U.S. Manufacturing More

Thanks to automation, despite the erosion in this economic sector of the U.S., statistics from the Bureau of Economic Analysis show that we’re still the world’s second largest manufacturer.

In fact, it’s sixteen percent more than we were doing in 2000 despite the dot-com bubble, the recession and job losses in manufacturing.

It’s all due to the new age of automation. If it weren’t for robots or their siblings, our goods would cost more, the quality would be less and we wouldn’t be able to compete against low-wage Asian manufacturers.

We are producing more by 74% since 2000 because twice as many good per hour are possible by line workers than in l991. The modern car factory has few workers, for example. Machines do the heavy lifting but if an error is spotted, a worker does the fixing.

A Colville Librarian gave a presentation recently about the new digital library. She showed a new-age looking photo of the new out-of-world 3-D printers.

Automation operates across a broad range of industries. Just a short list shows minerals and mining, IT software, food and beverages, products and solutions in the biofuels and ethanol industry.

If an industry doesn’t use automation, retailing as an example, it won’t see these same productivity gains

This year global industrial automation is expected to grow at least ten percent with the biggest leaps coming from Middle East, Southeast Asia and Eastern Europe. Chinese car makers want to sell their cars in the U.S. but in order to do so they’ll have to improve the quality and one of the ways is by automating their factories.

Li Shaohui, who oversees automatic control engineering for Great Wall Motors, has said, “To beat those competitors, we have no choice but to use a higher level of equipment and technology.” But not only is their auto industry considering automation, but every factory in their country . . . medical equipment, food processing, etc. Only 28 percent of their factories are automated now. But expects say that China will get up to speed with automation and so will Brazil and every other emerging country.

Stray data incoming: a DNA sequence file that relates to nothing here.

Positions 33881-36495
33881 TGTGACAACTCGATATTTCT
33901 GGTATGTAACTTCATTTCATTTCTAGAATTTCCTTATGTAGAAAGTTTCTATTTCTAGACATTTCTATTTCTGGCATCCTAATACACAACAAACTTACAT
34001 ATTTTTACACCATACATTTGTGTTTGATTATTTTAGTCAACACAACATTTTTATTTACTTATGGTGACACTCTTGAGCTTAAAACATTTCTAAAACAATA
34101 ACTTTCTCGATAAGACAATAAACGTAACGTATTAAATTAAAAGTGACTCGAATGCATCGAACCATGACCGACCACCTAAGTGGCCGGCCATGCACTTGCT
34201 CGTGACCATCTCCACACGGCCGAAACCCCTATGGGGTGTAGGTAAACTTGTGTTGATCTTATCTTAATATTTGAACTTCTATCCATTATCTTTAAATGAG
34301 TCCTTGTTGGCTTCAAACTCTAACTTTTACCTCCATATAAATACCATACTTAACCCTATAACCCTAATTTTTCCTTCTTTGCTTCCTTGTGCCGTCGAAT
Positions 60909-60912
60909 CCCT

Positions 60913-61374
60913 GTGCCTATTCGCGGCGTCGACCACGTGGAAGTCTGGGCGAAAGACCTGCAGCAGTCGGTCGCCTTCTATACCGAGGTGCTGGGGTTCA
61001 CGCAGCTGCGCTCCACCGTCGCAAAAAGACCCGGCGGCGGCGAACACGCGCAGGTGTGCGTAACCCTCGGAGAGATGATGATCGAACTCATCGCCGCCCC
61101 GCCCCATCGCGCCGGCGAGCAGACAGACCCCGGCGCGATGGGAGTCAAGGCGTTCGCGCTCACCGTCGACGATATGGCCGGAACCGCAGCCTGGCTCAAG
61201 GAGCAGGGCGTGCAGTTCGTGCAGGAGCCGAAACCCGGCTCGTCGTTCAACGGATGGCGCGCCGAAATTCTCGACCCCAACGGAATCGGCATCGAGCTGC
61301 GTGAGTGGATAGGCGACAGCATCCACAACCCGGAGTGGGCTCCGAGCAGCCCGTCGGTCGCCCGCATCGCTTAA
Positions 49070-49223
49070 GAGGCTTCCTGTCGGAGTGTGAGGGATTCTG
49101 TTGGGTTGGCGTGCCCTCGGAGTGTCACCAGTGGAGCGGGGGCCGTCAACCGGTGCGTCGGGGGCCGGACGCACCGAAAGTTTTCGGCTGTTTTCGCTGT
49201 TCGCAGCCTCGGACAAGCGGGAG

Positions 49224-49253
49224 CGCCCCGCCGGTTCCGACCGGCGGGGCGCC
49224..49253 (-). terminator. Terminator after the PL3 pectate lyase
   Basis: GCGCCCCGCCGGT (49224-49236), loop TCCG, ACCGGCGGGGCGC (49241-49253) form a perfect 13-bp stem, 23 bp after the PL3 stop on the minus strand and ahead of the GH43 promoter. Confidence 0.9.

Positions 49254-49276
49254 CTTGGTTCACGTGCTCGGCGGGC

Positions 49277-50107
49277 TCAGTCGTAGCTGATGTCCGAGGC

Everywhere economic development is on the horizon. So what if the U.S. has used up most of its cheap arable land and most woman are out in the work force, we’re sprinting to the head of the manufacturing pack with automation.

Do you have a home vacuum robot?


Author: lebensbornnovel

There at the base of a mountain, I live in a rustic cabin with my engineer/writer husband and loving cat, Alfie. I am a former journalist and pr consultant. In my blog I attempt to capture a sliver of WW history, the Lebensborn program to create a Master Race, and to add newsworthy tidbits which are 'somewhat' relevant to this subject.

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